ST. GEORGE — The quick actions of police officers in Cedar City prevented a domestic disturbance from escalating any further when they responded to a report involving an alleged assault on a pregnant woman by a boyfriend who threatened others with a knife.
The incident began shortly before midnight Friday morning when officers were dispatched to a domestic disturbance involving the suspect, later identified as 22-year-old Jose Hernandez, who had allegedly assaulted his girlfriend. Officers were also advised that the 911 caller reported the suspect had a knife, according to charging documents submitted to the Iron County Attorney’s Office for review.
Officer arrived at the home to find Hernandez in the doorway still holding the knife, while the suspect’s mother was trying to hold him back. As the mother did so, Hernandez was repeatedly ordered to drop the knife.
With the mother behind the suspect, the first officer deployed the taser, which had no effect until a second officer deployed their taser. This caused the suspect to drop to the ground and release the knife.
With the suspect in custody, officers began speaking to witnesses and learned that a fight broke out when the suspect’s girlfriend accused him of sleeping with a runaway juvenile, at which point Hernandez attempted to take the keys to the girlfriend’s vehicle and then attacked the girlfriend as he did so.
A family member attempted to intervene and was pushed by Hernandez, who then grabbed a knife, police say. Police also learned from witnesses that three young children were upstairs and could hear the alleged assault taking place. After police were called, the suspect went to the front door to wait for the officers, still holding the knife, and told a family member he wanting to “do a suicide by police,” the report states.
After Hernandez was transported to Cedar City Hospital for evaluation and then medically cleared, he was booked into the Iron County Jail facing multiple charges, including third-degree felony aggravated assault. He also faces six misdemeanor charges that include assault, assault on a pregnant person, three counts of commission of domestic violence in the presence of a child and interfering with an arresting officer.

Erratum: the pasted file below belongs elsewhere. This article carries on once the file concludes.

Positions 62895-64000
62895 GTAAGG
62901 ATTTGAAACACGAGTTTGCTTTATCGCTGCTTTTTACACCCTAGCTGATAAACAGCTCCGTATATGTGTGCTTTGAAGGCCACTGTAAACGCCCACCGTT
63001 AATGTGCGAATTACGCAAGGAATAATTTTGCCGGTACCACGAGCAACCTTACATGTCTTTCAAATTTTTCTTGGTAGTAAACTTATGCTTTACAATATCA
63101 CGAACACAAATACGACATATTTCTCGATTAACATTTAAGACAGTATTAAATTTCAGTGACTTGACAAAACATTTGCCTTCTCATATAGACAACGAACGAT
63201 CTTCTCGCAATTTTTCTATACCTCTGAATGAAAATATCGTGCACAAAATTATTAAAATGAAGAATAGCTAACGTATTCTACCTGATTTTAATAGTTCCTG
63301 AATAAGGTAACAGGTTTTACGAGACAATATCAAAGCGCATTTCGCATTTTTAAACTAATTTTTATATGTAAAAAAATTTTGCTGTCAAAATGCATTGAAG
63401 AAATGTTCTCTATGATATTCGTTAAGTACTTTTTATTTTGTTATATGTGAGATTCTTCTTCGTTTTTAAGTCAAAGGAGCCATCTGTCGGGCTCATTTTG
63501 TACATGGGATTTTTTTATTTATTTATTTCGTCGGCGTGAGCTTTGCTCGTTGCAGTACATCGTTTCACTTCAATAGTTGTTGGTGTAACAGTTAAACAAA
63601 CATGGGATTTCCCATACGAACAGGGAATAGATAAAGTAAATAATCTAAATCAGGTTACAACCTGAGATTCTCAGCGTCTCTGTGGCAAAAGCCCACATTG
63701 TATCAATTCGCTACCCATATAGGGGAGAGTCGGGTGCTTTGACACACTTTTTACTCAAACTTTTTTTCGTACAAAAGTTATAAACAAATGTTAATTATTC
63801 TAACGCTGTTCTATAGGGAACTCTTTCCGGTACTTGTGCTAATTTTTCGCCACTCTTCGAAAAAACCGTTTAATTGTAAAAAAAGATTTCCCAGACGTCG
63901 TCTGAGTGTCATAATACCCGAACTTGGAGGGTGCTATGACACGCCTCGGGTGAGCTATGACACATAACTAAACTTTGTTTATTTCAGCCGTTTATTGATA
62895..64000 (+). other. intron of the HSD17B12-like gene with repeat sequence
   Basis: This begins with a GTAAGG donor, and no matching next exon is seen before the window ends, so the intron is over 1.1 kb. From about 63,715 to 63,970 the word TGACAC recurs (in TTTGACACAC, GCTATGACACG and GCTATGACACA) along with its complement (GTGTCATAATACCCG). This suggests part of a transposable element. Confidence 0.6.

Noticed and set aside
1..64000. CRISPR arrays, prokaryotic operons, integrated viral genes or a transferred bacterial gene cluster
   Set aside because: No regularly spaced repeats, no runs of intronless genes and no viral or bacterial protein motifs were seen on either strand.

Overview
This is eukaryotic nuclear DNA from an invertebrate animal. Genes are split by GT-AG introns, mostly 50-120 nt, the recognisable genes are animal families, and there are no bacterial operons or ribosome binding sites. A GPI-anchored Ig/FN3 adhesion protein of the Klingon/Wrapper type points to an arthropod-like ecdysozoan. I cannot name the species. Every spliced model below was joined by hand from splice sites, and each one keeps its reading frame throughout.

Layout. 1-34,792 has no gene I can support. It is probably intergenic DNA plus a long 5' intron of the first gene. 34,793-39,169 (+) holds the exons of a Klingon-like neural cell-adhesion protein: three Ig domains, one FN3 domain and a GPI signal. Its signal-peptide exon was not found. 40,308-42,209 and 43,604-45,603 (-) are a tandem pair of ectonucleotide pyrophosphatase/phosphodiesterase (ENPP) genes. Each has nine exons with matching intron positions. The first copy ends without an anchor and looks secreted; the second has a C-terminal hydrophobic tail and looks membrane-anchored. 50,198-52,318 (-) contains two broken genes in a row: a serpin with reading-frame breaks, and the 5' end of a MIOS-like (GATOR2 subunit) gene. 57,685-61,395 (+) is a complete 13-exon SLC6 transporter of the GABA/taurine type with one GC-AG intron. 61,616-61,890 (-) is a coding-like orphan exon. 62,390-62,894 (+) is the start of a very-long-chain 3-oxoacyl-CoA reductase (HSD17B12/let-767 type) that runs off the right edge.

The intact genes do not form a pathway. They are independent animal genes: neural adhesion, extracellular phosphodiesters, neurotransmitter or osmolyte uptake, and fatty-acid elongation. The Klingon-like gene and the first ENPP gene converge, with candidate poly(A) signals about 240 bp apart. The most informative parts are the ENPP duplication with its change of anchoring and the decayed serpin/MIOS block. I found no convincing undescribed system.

The suspect remains in custody without bail.
Domestic violence and the holidays
One common perception is that domestic violence calls, similar to Friday’s incident, spike during the holidays.
Iron County Sheriff’s Lt. Del Schlosser said there is a slight increase in the number of domestic reports that deputies respond to during the holiday months, which he said can often be attributed to the added stress many feel during the holidays, including financial stress.
What officers see more often, he said, is an increase in the level of violence during domestic-related calls, and that alcohol plays a role in many of these types of calls.
“Alcohol use seems to always play a role in the severity of the injuries when we are out on many of these calls,” he said. “And the more alcohol that is involved, the more severe are the injuries in many cases.”
At first glance, it would make sense that domestic-related violence would increase during November and December, being there is the added stress associated with family tensions, money issues and crowded homes.
However, a number of studies have shown that in fact — the exact opposite is true.
According to the National Resource Center on Domestic Violence, there is not one national study that links the holidays with an increase in domestic violence, and that most of the data the organization found came from the personal experience of those that work in the field, such as shelter advocates, case workers or officers.
The evidence suggests that a majority of domestic violence calls are reported at night and on the weekend, with the highest number of domestic violence calls reported in July.
On average, domestic violence calls on Thanksgiving, Christmas and Valentine’s Day were slightly below the general trend of any ordinary non-holiday. Once the holidays are over, however, there is typically a 5% increase in call volume that continues for about two weeks.
Research also suggests there is a direct link between increased alcohol use and the use of violence, supporting Schlosser’s comments.
Depression and shorter days
Schlosser did say that depression seems to be a factor in a higher number of calls officers respond to, including family disturbances. This is not only during the holidays, he said, but during the winter months in general.
There are a variety of factors that can play a role in holiday anxiety and depression, including financial burdens, an increase in the number of family gatherings and heightened expectations, as well as loneliness for those who aren’t with family or loved ones.
Depression can also affect relationships within the family.
Another important factor involves fewer daylight hours, Schlosser said, which lowers the body’s level of vitamin D that is absorbed by the body from the sun, and numerous studies suggests that seasonal depression can be triggered by lack of sunlight.
One recent study revealed that vitamin D deficiency may be behind it. Fewer hours of daylight also reduces the levels of vitamin D circulating throughout the body which can lead to lethargy, depression, feelings of guilt and hopelessness and cravings for carbohydrates.
“That is why I look forward to Dec. 22,” Schlosser said. “Because winter solstice has passed, and from that point on the days start getting longer, which means more sunlight.”
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